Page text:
# What should we conclude when the significance levels are different but the signs are similar among coefficients on a variable of interest?

I assessing the impact of anti-collusion laws on dependent variables $$Y_{it}$$ across the country by using generalized DiD.

The identification is:

$$Y_{it}$$ = $$\alpha$$ + $$\beta$$ $$(pt)_{kt}$$ + $$\deltaX_{ikt}$$ + $$\theta_t$$ + $$\gamma_i$$ +$$\epsilon_{it}$$

where i, k, and t index firms, countries, and years respectively. $$X_{ikt}$$ is a vector of the different firm, country, and industry controls, while $$\gamma$$ and $$\theta$$ are firm and year fixed effects. $$(pt)_{kt}$$ is the $$post \times treat$$ variable.

The result is

The 6 columns all use firm and year fixed effects, if not stated elsewhere. In column (1), I did not control for any independent variables. In column (2), I control for some firm and country independent variables. In column (3), I control for firm, country, and industry variables. In column (4), I control for country and firm independent variables along with firm and industry * year fixed effects. In column (5), I control for the country and firm independent variables along with firm and region * year fixed effects. In column (6), I control for some firm and country independent variables, similar to column (2) but without the U.S. firms.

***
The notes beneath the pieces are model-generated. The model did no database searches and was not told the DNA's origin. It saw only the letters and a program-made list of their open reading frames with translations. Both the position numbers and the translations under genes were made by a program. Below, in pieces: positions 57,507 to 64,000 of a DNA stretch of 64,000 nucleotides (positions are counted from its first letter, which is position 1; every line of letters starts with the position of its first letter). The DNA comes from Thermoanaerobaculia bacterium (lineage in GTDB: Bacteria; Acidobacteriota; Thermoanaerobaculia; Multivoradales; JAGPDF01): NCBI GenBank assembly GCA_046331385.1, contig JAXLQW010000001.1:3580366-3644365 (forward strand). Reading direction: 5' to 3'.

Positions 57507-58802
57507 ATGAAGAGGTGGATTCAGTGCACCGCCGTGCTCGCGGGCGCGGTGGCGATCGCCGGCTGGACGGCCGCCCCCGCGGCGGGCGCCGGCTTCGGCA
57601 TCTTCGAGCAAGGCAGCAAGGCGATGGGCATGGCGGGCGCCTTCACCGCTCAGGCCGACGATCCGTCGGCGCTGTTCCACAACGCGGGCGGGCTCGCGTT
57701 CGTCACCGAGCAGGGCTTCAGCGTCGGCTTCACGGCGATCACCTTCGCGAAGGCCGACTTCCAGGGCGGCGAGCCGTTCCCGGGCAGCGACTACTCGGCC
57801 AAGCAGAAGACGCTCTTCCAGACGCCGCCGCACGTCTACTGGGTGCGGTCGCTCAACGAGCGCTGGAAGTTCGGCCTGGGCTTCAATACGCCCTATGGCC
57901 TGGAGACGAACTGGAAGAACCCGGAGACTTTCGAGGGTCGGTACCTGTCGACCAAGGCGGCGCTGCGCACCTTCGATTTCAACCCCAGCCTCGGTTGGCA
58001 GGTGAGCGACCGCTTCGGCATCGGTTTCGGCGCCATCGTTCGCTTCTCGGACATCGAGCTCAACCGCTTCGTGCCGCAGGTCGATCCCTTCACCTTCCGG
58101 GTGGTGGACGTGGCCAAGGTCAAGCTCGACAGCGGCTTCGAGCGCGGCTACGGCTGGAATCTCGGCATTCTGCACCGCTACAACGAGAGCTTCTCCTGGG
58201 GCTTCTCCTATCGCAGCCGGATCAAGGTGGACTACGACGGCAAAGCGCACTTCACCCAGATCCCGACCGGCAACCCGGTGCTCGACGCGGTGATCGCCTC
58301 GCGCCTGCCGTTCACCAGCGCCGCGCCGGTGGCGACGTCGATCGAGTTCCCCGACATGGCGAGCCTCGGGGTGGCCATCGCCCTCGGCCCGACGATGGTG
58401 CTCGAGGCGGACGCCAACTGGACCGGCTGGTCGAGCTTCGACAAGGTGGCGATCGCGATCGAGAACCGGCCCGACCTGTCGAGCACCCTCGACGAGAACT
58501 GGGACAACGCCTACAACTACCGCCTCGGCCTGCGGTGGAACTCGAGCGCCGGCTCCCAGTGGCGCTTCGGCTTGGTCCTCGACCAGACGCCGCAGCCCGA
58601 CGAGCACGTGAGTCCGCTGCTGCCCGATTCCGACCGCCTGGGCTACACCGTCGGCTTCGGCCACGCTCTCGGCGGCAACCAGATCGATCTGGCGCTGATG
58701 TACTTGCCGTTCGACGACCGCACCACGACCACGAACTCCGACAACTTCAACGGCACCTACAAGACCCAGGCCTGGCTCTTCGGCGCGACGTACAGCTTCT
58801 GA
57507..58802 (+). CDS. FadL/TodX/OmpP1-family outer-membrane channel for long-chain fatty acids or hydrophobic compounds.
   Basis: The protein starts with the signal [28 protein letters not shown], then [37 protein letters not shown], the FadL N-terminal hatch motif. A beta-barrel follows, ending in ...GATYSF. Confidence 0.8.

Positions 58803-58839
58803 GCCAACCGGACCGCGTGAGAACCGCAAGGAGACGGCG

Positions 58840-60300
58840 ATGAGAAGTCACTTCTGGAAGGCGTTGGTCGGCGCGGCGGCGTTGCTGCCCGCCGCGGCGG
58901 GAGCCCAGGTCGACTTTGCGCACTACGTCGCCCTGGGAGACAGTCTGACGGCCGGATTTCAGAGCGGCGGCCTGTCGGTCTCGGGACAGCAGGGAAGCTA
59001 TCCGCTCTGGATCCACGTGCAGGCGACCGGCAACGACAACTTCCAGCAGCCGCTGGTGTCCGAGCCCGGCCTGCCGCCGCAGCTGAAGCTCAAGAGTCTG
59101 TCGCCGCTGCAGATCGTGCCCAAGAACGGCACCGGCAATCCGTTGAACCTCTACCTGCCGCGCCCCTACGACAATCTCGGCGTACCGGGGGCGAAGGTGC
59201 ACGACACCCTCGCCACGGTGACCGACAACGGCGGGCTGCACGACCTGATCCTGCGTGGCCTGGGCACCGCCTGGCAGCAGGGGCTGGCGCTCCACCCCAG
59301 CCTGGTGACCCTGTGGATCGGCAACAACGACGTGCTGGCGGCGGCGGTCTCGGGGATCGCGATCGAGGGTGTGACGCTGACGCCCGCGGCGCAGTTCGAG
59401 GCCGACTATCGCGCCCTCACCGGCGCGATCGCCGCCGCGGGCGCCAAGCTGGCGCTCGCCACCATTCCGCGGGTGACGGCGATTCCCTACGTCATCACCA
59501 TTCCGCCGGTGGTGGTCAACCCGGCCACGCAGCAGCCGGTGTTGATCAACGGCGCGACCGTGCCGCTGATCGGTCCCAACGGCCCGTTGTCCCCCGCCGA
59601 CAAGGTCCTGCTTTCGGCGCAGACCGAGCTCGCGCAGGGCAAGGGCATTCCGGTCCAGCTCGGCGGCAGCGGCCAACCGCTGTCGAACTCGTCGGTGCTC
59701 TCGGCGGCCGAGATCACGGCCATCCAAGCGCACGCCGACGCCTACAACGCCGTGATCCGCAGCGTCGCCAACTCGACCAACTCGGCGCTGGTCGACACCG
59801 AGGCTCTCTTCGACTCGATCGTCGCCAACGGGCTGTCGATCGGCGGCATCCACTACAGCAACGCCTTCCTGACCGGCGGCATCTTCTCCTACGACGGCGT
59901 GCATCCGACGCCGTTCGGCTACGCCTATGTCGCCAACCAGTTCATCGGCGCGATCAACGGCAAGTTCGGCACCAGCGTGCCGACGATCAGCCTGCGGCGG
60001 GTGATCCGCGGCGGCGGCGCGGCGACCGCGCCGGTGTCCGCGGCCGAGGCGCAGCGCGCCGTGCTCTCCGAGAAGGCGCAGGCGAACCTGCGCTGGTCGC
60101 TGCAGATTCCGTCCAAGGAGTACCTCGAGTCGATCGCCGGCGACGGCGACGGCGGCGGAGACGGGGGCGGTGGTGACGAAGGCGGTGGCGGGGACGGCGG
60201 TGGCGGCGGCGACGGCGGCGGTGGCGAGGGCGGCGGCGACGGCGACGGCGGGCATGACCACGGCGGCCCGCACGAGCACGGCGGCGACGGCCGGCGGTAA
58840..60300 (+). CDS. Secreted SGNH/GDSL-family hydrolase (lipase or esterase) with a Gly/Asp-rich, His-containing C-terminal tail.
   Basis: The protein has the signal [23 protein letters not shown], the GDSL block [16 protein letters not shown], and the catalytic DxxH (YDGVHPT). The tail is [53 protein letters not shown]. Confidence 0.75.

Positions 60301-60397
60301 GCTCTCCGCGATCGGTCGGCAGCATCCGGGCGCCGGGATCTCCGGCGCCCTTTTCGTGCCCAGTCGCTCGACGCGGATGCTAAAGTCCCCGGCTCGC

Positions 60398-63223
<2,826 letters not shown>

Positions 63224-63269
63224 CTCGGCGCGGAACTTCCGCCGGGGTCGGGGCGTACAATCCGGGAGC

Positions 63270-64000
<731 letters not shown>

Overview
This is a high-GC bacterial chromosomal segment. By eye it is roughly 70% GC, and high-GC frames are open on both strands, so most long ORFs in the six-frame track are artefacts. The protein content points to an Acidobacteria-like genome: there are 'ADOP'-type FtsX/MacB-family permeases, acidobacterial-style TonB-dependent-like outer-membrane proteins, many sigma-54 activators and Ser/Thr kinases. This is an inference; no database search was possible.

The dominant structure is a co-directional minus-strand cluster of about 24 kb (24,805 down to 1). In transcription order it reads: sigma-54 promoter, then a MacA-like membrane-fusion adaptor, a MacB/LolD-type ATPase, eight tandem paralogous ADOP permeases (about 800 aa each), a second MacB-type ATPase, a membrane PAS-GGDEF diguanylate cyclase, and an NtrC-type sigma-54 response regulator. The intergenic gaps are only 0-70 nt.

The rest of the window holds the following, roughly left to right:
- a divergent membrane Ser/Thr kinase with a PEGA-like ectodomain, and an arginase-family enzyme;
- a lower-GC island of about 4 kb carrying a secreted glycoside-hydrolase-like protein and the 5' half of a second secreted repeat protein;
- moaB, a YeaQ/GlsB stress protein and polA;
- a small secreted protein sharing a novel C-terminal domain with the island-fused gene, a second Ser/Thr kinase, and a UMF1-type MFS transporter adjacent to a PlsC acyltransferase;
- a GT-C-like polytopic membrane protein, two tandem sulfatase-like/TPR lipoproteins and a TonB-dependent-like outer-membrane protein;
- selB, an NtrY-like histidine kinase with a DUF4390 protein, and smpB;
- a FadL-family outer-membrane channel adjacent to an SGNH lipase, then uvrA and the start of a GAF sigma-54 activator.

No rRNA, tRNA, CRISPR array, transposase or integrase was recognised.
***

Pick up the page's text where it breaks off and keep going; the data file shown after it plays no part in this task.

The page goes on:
I am wondering whether I can conclude that: anti-collusion laws, in general, have a weak but consistent negative impact on $$Y$$ ceteris paribus, on average in this situation?

• I imagine the post-periods vary very widely across $i$. Did you actually multiply two variables in this model, or is $pt_{kt}$ one variable? Commented Jun 16, 2021 at 16:14
• Hi @ThomasBilach , $(pt)_{kt}$ is one variable, it is $(Leniency Law)_{kt}$ in this post Commented Jun 16, 2021 at 20:25

I am wondering whether I can conclude that: anti-collusion laws, in general, have a weak but consistent negative impact on $$Y$$ ceteris paribus, on average in this situation?
In all but one specification (i.e., unadjusted DiD estimate) the coefficient on the main policy variable $$pt_{kt}$$ is negative—and consistently so. Columns (2) – (4) suggest, to some degree, a weak, negative influence of anti-collusion laws on $$y_{it}$$. The policy influence is stronger once you adjust for the region-by-year effects in column (5). Results from column (6) also suggest a significant, negative policy effect, though this is at the expense of discarding all the U.S. firms.
And, as always, if the $$t$$ values are in parentheses, then say so.